What is animal companion Euthanasia?
We always fear losing our pets that mean so much to us. Nevertheless, that time inevitably does come. Euthanasia is a personal option that pet owners choose as a means to allow their pets to transition in a way that is gentle and peaceful. Euthanasia means giving your companion an overdose of an anesthetic. The drug will first cause sleepiness as if “being put under” for surgery. Once they are asleep, it causes the heart and lungs to stop, because it is an overdose. The doctor will listen with a stethoscope to make sure the heart has stopped.
What can I expect?
The procedure is a series of two injections. First will be an injectable sedative, that will allow your companion to drift into a calm, relaxed, pain-free anesthetic plane The desired effect can take 5-20 minutes to occur. Once your pet is in the desired state of sleep, the second medication is then administered intravenously. There are several veins that are best used, because of their size and location. We tend to use the vessel in the back leg so that we are not in your way of being with your companion. Sometimes however, we may need to make another choice as some veins may no longer usable because of damage that may have been caused by chemotherapy, multiple catheter placements or poor blood pressure. This second injection takes effect very quickly, and is what will stop the heart. Though during this time your companion is asleep, there can be involuntary movements or noises. Sometimes a final sound is made, they may take a final deep breath, lose their bowels or urine, shake their head or their whiskers may twitch. Many cats’ and dogs’ eyes remain open even if the eyelids are held closed. This is only a potential list; therefore, some, all or none of these can occur. Because each euthanasia is unique, we cannot predict everything that may happen. The service we offer attempts to provide you and your companion as much peace and comfort during this time of transition.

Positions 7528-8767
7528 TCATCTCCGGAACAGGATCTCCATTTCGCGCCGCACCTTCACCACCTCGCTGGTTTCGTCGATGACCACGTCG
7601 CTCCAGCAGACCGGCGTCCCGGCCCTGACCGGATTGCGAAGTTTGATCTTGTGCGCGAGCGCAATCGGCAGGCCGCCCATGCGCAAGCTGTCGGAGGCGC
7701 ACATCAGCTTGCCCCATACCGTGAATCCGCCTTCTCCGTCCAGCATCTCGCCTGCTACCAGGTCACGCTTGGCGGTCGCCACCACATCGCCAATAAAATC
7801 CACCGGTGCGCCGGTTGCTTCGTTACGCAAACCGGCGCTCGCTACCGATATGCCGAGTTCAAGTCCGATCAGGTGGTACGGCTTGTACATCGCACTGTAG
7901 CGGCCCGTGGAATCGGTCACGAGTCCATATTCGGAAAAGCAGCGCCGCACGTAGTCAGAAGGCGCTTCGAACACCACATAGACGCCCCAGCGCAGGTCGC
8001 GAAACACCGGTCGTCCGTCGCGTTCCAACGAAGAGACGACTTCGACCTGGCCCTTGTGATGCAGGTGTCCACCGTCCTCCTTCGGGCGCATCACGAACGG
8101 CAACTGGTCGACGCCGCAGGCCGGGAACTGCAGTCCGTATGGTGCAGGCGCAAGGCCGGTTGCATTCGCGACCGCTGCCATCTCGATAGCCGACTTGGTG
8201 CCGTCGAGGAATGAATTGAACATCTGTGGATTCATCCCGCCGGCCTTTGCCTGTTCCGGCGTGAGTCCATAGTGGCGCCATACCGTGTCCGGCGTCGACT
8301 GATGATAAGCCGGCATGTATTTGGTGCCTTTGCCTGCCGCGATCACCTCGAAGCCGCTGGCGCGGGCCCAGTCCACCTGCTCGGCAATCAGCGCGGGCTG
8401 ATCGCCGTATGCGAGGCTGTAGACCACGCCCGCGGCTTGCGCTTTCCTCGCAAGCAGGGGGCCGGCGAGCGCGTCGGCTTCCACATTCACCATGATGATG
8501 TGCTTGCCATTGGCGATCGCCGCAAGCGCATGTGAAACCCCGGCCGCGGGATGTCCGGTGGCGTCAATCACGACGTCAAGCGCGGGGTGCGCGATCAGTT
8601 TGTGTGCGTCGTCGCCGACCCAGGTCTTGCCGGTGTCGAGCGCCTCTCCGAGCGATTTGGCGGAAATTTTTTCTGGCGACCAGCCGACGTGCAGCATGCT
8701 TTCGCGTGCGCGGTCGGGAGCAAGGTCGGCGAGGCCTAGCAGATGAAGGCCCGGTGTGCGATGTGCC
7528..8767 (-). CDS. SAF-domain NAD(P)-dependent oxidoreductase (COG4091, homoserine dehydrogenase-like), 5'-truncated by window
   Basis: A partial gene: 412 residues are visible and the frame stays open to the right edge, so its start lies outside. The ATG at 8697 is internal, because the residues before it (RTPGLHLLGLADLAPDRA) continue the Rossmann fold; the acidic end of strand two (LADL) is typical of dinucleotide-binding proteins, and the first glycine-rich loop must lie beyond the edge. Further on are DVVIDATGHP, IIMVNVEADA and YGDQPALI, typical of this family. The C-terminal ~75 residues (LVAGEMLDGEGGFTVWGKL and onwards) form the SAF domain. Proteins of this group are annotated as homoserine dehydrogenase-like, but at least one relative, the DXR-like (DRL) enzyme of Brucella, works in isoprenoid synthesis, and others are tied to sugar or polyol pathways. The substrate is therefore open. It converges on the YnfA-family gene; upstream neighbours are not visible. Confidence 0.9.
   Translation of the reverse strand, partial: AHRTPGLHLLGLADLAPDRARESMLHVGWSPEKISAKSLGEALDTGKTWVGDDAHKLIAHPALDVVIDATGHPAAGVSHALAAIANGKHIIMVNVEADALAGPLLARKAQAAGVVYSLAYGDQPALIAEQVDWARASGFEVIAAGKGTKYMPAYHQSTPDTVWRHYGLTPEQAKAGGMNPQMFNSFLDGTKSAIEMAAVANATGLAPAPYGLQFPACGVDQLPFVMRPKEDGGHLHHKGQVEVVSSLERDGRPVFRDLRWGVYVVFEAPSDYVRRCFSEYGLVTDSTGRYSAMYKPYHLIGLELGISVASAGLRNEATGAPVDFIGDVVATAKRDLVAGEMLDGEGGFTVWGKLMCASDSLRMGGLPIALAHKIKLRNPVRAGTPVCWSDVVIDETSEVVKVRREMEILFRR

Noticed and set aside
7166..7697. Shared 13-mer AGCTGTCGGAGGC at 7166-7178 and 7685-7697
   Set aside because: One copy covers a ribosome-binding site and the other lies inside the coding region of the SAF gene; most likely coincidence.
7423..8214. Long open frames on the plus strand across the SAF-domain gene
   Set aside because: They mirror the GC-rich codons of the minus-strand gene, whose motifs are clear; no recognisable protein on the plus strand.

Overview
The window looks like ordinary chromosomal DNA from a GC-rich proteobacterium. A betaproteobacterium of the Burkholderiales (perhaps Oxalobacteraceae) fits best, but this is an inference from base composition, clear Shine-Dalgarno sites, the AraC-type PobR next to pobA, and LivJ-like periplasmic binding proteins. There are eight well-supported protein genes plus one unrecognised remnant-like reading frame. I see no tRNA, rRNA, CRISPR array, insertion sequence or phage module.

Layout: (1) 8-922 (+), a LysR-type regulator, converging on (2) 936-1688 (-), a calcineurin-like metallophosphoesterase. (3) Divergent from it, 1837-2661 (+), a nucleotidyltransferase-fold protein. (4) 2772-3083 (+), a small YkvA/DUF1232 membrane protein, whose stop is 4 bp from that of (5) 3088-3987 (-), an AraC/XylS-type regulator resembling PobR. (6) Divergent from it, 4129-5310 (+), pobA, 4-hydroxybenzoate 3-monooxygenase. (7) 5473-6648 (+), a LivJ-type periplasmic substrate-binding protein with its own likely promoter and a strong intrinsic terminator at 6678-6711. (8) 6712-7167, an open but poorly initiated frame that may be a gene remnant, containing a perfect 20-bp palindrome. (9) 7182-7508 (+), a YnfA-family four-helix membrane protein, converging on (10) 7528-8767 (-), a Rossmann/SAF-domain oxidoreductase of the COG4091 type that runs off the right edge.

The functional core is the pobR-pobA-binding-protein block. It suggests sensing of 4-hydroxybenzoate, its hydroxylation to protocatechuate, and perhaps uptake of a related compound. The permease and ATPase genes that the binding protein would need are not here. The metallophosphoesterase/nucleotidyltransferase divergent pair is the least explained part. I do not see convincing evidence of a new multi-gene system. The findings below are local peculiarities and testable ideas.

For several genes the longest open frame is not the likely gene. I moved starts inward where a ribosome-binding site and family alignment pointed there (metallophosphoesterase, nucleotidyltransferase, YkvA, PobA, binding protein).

Does it hurt my companion?
The euthanasia itself does not hurt. If you have ever been anesthetized for surgery, it is very similar except that we are giving an overdose and prior to this we give an injectable sedative either in the muscle or under the skin like a vaccine to relieve tension, anxiety and/or pain. Depending on their sensitivity, some companions feel the pinch of the initial needle,, sometimes the sedation drug can sting temporarily and some pets with a central nervous system disease (ie. brain tumor, disorientation, etc) can be more vocal initially. We do our best by using small and new needles, fast acting drugs and compassion.
How will I know it's time?
You and your family will be the best to judge when it is time to euthanize your companion. Everyone has a different thought on quality of life and this can help you decide. For some, it will be when their companion stops eating, wagging their tail or purring and for others it may be when a terminal diagnosis is made. Another way to decide may be when he/she no longer does the things they always did like not eating their favorite food or, climb into bed or wanting to go for walks. Again, this is a unique time for your family and not everyone thinks the same, so please talk it over.
Can other pets be present during the service?